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Suffocating Bethlehem: the new Givat Eitam Colony
Suffocating Bethlehem: the new Givat Eitam Colony

On 26 December 2018, in accordance with an order from the Israeli High Court of Justice, Israel announced the allocation of so-called “State Land” on the southern outskirts of Bethlehem to the Ministry of Housing for the purposes of formal planning of the Givat Eitam colony. That decision to issue a planning licence will take effect later this month, 30 days after the announcement. This constitutes a key step in the process of forcible annexation of Palestinian land and is strictly prohibited by international law. BADIL condemns in the strongest terms this latest action by the Israeli government and calls on the international community to take immediate action to hold Israel accountable.
This land has been the site of a 14-year struggle by Palestinians to prevent the establishment of this colony, sometimes referred to as the “E2 project”. This included 12 years of unsuccessful litigation through the Israeli judicial system following the August 2004 declaration of 1,341 dunams as state land. In addition to the state land declaration, 300 dunams in the area had already been acquired by Himanouta, a subsidiary of the Jewish National Fund (JNF), which is known to have engaged in fraudulent practices to acquire Palestinian West Bank land (see the map).
The site sits directly on the outskirts of the built-up area of Bethlehem, on land that historically belonged to the Palestinian villages of Khirbet An Nahla, Artas and Khallet al Louza (see map). Being agricultural land outside the residential areas of these villages, it is land that was predominately classified as “miri land” under the old Ottoman Land Code, which meant the state held the raqaba, or ultimate ownership rights, but an individual could gain the right of use, or tassaruf, if they cultivated the land for a period of 10 years or more and paid a tithe. While initially, the tassaruf rights would revert back to the state if land was not cultivated for a period of three years or more, a subsequent change to the law in 1913, meant that ownership of miri land could transfer permanently to that private individual, without risk of annulment through non-cultivation. As such, much of this land had become privately owned Palestinian land, including 300 dunams privately owned by Mohammed ‘Ayesh of An-Nahla.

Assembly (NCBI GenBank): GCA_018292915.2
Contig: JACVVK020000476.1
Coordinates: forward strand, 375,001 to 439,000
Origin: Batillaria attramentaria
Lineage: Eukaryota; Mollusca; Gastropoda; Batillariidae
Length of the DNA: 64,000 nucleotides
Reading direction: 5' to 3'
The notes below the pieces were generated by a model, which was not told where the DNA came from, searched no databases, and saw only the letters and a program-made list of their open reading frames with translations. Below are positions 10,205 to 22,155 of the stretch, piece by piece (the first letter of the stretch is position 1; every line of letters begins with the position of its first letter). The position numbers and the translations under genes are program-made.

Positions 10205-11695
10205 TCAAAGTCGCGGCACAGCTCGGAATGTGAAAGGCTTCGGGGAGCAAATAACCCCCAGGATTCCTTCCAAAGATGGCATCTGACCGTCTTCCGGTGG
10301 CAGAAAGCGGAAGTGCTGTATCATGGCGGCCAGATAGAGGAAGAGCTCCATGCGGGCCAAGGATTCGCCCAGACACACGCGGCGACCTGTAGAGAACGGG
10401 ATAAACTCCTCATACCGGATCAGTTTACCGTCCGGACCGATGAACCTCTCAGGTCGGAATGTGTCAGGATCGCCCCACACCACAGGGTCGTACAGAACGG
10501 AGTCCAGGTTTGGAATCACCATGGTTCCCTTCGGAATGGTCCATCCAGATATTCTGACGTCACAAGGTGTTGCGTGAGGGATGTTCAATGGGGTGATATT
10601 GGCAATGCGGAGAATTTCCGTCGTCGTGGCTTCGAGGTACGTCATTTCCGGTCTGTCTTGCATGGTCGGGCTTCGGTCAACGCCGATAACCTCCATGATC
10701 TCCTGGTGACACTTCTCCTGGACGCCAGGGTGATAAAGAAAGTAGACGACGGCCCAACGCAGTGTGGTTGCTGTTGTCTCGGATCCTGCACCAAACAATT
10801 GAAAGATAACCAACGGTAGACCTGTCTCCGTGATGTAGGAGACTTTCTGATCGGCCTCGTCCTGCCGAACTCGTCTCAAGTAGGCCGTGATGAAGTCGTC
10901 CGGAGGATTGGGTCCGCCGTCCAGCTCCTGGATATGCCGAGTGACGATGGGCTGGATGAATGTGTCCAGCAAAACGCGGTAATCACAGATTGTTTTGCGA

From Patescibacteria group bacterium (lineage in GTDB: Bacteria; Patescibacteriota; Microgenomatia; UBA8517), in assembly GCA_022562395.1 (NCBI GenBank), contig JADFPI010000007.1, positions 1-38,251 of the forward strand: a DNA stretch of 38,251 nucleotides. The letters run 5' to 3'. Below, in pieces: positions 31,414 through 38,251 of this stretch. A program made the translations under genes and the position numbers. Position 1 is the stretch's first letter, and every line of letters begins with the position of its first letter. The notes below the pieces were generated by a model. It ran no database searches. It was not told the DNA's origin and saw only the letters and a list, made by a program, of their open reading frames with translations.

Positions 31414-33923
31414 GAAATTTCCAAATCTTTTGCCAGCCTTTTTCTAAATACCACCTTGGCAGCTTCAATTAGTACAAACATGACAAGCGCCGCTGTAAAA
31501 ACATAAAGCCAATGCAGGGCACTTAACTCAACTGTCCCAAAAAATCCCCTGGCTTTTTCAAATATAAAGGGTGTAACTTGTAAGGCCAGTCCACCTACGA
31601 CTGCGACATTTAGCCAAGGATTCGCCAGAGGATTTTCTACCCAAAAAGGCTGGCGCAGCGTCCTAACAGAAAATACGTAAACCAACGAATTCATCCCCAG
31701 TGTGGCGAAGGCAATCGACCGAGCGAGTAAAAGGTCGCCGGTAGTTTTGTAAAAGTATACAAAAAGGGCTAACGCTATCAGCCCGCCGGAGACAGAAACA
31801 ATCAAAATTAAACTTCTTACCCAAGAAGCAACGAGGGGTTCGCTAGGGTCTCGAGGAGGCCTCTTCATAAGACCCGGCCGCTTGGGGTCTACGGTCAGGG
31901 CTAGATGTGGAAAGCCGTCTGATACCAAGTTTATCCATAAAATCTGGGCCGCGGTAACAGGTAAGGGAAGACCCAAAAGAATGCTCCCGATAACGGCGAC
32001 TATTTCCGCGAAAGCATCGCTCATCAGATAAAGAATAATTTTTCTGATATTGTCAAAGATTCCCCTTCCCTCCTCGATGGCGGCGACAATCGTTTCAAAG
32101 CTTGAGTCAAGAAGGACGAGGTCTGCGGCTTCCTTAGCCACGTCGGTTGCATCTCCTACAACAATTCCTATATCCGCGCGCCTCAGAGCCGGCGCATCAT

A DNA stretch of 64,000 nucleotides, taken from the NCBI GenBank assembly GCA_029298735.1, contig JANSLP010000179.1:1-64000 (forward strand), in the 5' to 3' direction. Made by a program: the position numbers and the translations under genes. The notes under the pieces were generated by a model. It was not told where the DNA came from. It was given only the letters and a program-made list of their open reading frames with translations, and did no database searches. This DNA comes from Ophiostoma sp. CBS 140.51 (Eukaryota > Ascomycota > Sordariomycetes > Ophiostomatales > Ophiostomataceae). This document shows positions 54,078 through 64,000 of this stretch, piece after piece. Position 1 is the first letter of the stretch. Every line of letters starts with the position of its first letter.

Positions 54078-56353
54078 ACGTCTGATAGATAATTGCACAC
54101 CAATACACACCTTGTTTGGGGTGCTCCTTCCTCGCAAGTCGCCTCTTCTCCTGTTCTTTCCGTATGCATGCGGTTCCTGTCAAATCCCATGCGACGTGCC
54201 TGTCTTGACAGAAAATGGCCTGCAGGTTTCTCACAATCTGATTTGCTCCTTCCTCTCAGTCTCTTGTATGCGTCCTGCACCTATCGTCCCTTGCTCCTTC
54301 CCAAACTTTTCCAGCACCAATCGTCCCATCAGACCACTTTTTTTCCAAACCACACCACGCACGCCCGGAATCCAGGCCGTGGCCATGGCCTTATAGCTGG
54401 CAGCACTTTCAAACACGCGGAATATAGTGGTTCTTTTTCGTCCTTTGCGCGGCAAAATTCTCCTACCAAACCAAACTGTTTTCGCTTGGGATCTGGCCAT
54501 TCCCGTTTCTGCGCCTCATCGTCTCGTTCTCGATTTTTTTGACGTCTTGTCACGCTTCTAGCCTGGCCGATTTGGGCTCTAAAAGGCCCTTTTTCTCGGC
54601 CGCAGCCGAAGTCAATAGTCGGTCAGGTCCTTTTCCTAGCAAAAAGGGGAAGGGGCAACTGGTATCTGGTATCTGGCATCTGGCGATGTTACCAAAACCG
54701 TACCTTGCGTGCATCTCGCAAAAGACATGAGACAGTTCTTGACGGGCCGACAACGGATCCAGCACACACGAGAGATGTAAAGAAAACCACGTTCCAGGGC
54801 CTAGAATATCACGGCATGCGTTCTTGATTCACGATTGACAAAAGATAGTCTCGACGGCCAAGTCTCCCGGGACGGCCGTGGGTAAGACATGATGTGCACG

It is a fact wilfully disregarded by Israeli interpretations of and amendments to pre-existing Ottoman, British and Jordanian land laws, applicable in the West Bank. Among other issues, Israel now considers “state land” to include miri land that has not been cultivated for at least three consecutive years, and miri land that had been cultivated for less than 10 years. These changes contradict the original legislation, are in flagrant disregard of international law, particularly article 43 of the Hague Regulations, and have had a substantial impact on land confiscation in the West Bank. Moreover, regardless of whether privately or collectively owned, occupied land is subject to international legal protections which prohibit its permanent seizure and destruction, and such acts constitute a grave breach of the Geneva Conventions, under article 147 of the Fourth Geneva Convention.